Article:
John D. Chovan, James R. Cacchillo
Brain Damage, Cranial Surgery
Medical Pathology | Neurology | Nursing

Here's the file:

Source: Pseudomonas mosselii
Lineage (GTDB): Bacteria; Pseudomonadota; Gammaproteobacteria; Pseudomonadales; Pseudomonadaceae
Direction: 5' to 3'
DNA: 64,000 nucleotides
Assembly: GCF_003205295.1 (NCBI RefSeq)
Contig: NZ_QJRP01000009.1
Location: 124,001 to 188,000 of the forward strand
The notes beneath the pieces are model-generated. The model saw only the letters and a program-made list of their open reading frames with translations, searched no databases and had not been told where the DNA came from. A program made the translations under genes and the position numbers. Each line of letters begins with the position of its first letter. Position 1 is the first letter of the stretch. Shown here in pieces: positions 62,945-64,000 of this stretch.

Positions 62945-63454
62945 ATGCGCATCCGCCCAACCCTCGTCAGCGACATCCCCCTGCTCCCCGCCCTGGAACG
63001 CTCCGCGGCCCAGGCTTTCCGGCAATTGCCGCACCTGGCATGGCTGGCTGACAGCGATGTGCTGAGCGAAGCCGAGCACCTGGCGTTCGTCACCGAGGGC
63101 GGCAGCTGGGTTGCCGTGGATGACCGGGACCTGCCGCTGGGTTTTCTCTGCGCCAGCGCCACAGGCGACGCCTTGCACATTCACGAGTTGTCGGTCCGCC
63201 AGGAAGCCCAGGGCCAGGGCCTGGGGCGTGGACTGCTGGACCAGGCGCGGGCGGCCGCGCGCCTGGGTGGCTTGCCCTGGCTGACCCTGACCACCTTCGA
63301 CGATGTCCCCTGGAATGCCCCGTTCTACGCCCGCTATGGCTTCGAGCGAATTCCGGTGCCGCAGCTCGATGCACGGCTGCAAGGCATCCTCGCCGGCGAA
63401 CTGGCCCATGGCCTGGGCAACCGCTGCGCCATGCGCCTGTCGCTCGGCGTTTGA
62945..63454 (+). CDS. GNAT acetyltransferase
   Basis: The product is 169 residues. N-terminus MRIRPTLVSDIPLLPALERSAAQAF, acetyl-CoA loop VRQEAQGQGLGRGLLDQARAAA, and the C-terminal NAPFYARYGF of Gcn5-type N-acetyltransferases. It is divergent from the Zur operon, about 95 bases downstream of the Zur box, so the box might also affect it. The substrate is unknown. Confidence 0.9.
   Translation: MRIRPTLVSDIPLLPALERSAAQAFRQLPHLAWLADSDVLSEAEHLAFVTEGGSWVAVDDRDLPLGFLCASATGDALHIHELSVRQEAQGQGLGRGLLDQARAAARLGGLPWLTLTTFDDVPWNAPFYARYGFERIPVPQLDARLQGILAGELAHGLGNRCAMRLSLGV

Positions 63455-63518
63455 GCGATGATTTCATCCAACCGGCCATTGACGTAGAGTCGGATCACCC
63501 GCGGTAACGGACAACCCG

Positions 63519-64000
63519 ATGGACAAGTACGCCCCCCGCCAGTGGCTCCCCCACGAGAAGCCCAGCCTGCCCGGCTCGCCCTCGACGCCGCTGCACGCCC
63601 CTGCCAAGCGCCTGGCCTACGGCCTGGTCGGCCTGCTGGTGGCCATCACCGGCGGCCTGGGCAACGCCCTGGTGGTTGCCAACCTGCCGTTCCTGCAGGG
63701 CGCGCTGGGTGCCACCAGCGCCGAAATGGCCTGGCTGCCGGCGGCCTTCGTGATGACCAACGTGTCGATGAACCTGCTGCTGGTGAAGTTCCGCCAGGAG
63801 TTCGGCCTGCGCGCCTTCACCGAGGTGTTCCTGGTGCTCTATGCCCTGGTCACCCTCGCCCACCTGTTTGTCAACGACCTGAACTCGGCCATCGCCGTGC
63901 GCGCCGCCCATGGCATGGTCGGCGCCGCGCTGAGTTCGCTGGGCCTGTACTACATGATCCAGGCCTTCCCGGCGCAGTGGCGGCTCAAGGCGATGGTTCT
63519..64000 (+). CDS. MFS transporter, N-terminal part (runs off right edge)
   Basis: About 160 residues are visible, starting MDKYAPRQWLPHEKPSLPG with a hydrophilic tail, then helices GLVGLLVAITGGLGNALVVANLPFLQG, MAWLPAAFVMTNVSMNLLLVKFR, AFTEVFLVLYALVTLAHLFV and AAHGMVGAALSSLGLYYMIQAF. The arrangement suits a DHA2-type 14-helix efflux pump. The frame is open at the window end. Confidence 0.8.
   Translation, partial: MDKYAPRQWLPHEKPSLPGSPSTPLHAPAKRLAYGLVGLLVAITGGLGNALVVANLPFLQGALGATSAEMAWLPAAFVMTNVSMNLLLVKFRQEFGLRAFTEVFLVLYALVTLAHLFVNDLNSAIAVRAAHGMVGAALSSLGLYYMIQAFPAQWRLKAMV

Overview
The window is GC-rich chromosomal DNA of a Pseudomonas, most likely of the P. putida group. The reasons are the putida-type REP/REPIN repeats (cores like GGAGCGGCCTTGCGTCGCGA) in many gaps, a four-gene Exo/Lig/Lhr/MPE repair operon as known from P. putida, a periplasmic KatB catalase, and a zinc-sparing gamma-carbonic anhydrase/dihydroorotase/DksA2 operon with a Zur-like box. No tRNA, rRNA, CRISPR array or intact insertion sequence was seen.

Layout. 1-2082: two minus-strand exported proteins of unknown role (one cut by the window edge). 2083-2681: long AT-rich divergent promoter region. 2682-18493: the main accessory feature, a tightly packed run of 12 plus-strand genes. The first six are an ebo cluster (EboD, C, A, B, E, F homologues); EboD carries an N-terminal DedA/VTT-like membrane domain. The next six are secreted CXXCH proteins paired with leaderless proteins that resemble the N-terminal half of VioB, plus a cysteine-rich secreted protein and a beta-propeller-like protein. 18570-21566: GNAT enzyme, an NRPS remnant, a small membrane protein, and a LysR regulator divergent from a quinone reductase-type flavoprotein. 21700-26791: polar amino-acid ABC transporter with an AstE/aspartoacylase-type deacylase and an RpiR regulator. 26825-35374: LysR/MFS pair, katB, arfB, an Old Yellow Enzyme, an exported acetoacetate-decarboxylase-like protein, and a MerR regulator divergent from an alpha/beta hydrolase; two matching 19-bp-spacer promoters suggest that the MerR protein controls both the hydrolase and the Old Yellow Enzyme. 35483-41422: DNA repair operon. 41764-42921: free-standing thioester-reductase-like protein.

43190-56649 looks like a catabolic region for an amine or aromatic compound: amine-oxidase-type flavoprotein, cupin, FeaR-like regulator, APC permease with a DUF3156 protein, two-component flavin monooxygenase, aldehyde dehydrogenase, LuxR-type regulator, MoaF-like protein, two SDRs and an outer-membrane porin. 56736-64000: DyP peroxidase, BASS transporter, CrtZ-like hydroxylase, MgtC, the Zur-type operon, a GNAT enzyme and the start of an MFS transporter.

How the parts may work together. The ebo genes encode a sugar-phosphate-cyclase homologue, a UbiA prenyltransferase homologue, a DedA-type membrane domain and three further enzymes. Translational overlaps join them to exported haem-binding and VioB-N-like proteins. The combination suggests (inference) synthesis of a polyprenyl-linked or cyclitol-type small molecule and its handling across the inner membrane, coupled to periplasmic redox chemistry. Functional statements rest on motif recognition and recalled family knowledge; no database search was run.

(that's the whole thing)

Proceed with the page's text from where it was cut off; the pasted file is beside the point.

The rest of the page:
Pneumocephalus is defined as the presence of air within the cranial vault; tension pneumocephalus occurs when air within the cranial vault becomes trapped and causes a mass effect or increased pressure, damaging the brain (Patel, Idicula, Carrau, & Prevedello, 2013). Small amounts of air within the cranial vault can be reabsorbed or metabolized by the body over a few days without causing symptoms, however, in tension pneumocephalus the air cannot escape, causing extensive neurological symptoms (Webber-Jones ,2005). Thus, asymptomatic pneumocephalus can be a common finding following a cranial surgery, where as tension pneumocephalus is extremely rare (Webber-Jones, 2005). Markam (1967) noted that H. Chiari was the first to describe intracranial pneumocephalus in an autopsy he performed of a patient who died from ethmoiditis in 1884. W. H. Luckett was the first to use x-ray diagnostics to establish a diagnosis of pneumocephalus in 1913, and E. Wolff was the first to coin the term “pneumozephalus” in 1914 (Markham, 1967, p. 2). Of the 295 pneumocephalus cases reviewed, Markham (1967) reported that 218 were attributed to trauma, 38 to a neoplasm, 26 to infection, 11 were postoperative, and 2 were idiopathic (p.13). Revealing even a small amount of intracranial air (0.5ml), a non-contrast CT scan is the diagnostic tool of choice for tension pneumocephalus, as it can also exclude other diagnoses (Simmons & Luks, 2013). Mount Fuji sign is a CT scan finding in which a subdural air collection causes compression and separation to the frontal lobes giving a peaked appearance similar to the peaks of Mount Fuji (see Figures 1 & 2) (Michel, 2004). The Mount Fuji sign is associated in patients with tension pneumocephalus (see Figure 1 & 2) (Michel, 2004). Tension pneumocephalus is a surgical emergency requiring immediate attention (Patel et al., 2013). Without immediate and aggressive treatment, and in some cases even with treatment, neurological deterioration, cerebral cellular infarct and brain herniation can result, ultimately leading to death (Wohlgemuth, 1985). Thus, tension pneumocephalus has a high morbidity and mortality, if not recognized early with prompt intervention.
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